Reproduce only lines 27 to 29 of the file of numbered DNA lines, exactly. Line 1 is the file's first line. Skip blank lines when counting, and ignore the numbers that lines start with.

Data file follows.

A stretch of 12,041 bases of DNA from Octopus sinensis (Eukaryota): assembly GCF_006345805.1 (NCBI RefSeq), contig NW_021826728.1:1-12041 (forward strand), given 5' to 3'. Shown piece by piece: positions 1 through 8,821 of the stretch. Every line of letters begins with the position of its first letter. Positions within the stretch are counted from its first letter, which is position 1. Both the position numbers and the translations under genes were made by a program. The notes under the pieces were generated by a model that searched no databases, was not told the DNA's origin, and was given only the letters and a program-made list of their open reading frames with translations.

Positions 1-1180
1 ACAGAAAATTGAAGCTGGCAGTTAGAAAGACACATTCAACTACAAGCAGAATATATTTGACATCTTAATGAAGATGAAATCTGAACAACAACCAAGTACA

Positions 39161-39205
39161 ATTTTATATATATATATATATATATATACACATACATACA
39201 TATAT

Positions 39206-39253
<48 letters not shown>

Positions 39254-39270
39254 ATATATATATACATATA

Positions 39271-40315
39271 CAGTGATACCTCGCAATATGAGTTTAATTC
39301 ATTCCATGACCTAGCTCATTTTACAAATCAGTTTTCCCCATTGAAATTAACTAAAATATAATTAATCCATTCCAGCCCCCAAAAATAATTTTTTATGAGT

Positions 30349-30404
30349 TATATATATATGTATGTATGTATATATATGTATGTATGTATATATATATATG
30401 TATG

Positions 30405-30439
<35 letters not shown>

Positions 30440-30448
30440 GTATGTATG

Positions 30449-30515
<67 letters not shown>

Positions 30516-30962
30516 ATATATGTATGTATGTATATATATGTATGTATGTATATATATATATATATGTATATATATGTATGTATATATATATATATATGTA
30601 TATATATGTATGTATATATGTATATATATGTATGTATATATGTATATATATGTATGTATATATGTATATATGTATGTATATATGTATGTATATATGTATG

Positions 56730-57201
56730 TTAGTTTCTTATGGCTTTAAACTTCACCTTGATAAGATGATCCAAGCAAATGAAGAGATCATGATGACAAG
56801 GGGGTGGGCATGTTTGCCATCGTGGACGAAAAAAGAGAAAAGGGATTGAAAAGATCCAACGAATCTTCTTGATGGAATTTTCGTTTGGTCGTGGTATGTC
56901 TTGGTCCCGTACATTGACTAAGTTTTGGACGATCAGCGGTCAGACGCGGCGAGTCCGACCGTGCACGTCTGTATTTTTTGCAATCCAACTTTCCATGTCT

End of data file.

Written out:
56730 TTAGTTTCTTATGGCTTTAAACTTCACCTTGATAAGATGATCCAAGCAAATGAAGAGATCATGATGACAAG
56801 GGGGTGGGCATGTTTGCCATCGTGGACGAAAAAAGAGAAAAGGGATTGAAAAGATCCAACGAATCTTCTTGATGGAATTTTCGTTTGGTCGTGGTATGTC
56901 TTGGTCCCGTACATTGACTAAGTTTTGGACGATCAGCGGTCAGACGCGGCGAGTCCGACCGTGCACGTCTGTATTTTTTGCAATCCAACTTTCCATGTCT